Mental health advocates urge legislators to reform the Psychiatric Security Review Board
Mental health advocates, in alliance with patients at the Oregon State Hospital, believe House Bill 3100 doesn’t go far enough to reform the Psychiatric Security Review Board (PSRB), and are urging legislators to make significant changes.
They’re concerned about the “back door” at the Oregon State Hospital – how patients are assessed, treated, and eventually released once they’re sent there by the court system and the PSRB.
Chris Bouneff, the executive director of the National Alliance for Mental Illness in Oregon, described the changes in Senate Bill 420 and House Bill 2701 as “more comprehensive” and “more expansive” than House Bill 3100.
“[We] had no intention of resting on 3100,” Bouneff said. “It does so very little.”
As The Lund Report reported in an earlier story, that bill would require a state-certified psychologist or psychiatrist to evaluate people before they entered a guilty plea except for insanity. If they posed a substantial danger to others, those who committed misdemeanor crimes would be sent to the state hospital.
“I think [Senate Bill 420 and House Bill 2701] have the potential to transform our system,” Bouneff said.
Under Senate Bill 420, the Oregon Health Authority would have jurisdiction of patients at the state hospital. Now that authority rests with the PSRB, which is responsible for people who committed a misdemeanor or a felony, and have been found “guilty except for insanity.”
Of the 735 adults and 17 juveniles under PSRB’s jurisdiction in March, 344 people remain in the hospital, while the rest have been “conditionally released” to various community settings – supported housing and intensive case management.
Essentially functioning as a parole board, PSRB determines who enters the Oregon State Hospital, and when they leave.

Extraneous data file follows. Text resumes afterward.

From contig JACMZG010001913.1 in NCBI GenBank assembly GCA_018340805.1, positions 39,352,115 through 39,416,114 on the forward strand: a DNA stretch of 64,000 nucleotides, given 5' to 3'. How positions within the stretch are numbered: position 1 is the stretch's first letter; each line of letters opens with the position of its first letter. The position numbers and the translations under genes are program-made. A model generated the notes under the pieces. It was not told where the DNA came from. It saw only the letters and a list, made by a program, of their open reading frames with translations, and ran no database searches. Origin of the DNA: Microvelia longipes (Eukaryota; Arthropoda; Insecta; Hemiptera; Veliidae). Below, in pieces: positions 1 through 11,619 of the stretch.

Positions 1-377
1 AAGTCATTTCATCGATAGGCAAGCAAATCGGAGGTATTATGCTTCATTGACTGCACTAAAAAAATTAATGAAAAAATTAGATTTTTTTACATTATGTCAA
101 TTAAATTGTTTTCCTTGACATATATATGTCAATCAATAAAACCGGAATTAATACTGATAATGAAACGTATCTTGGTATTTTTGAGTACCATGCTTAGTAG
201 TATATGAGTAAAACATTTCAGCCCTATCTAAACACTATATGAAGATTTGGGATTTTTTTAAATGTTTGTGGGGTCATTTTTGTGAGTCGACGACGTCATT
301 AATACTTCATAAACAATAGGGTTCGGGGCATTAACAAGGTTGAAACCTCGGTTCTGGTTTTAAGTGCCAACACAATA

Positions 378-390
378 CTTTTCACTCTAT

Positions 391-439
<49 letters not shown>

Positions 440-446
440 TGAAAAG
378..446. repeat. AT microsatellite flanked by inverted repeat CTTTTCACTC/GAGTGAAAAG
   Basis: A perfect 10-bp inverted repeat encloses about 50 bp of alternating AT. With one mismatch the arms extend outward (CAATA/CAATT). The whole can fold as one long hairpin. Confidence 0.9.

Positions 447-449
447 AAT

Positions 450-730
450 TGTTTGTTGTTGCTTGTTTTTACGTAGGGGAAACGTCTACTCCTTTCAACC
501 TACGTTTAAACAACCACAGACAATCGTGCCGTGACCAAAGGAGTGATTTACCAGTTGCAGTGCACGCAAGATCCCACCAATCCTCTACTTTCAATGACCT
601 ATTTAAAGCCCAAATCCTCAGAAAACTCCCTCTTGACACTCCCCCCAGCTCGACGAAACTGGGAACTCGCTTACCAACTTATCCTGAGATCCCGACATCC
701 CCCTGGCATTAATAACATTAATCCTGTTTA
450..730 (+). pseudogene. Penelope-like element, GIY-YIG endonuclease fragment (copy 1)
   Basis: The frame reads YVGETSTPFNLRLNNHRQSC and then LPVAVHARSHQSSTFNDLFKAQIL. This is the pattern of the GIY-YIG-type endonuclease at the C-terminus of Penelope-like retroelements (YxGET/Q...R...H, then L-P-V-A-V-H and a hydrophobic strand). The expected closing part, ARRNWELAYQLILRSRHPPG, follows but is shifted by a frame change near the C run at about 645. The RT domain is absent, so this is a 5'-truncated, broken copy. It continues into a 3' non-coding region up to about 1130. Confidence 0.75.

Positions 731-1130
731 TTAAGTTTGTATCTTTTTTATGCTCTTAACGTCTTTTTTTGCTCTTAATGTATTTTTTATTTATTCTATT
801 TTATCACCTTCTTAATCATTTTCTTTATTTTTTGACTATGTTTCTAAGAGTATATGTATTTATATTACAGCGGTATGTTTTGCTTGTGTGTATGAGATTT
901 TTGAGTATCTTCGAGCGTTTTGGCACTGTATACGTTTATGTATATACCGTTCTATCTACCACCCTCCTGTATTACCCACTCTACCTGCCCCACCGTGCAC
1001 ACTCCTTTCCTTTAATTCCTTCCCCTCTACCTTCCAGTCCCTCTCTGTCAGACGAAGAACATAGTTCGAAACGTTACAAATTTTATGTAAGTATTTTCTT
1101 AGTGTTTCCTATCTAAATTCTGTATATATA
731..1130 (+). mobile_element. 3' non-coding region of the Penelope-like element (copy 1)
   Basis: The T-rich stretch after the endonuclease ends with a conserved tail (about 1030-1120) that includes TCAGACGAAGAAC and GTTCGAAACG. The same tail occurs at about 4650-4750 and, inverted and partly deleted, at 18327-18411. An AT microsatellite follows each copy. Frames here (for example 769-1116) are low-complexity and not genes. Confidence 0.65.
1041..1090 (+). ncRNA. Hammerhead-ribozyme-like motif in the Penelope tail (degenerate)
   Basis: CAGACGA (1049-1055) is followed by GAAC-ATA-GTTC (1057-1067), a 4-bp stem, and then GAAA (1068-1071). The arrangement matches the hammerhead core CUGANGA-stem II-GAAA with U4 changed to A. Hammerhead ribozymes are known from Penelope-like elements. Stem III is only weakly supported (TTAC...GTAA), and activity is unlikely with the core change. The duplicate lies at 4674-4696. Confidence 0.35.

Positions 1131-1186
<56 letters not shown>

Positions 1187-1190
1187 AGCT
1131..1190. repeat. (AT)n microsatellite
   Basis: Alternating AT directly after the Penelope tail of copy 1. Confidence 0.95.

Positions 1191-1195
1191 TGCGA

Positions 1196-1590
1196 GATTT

By giving such jurisdiction to the Oregon Health Authority, “the hospital [would have] some control over who comes in and leaves,” Bouneff said. “Right now, they have no control.”
“It isn’t the board’s expertise to know when a person needs hospital-level care,” agrees Bob Joondeph, the executive director of Disability Rights Oregon. “What PSRB’s expertise is in is supervising people in community settings.”
House Bill 2701 requires the hospital superintendent to notify the PSRB when a patient is ready to be released, giving the board 60 days to do so. The Oregon Health Authority would be responsible for preparing treatment plans and clinical assessments, as well as determining appropriate timelines for such care.
“The idea behind both of these pieces of legislation is to create more movement where appropriate so that people don’t languish,” Bouneff said.
Currently, neither bill is scheduled for a hearing, which concerns advocates. Unless changes are made to the hospital’s back door, patients will continue to languish, Joondeph said. “It leads to hopelessness, and a level of despair that those folks are doing everything they’re supposed to do, and it never leads anywhere.”
Bouneff and Joondeph are critical of the PSRB for keeping people in the state hospital even though they no longer need intensive care, treatment and 24-supervision.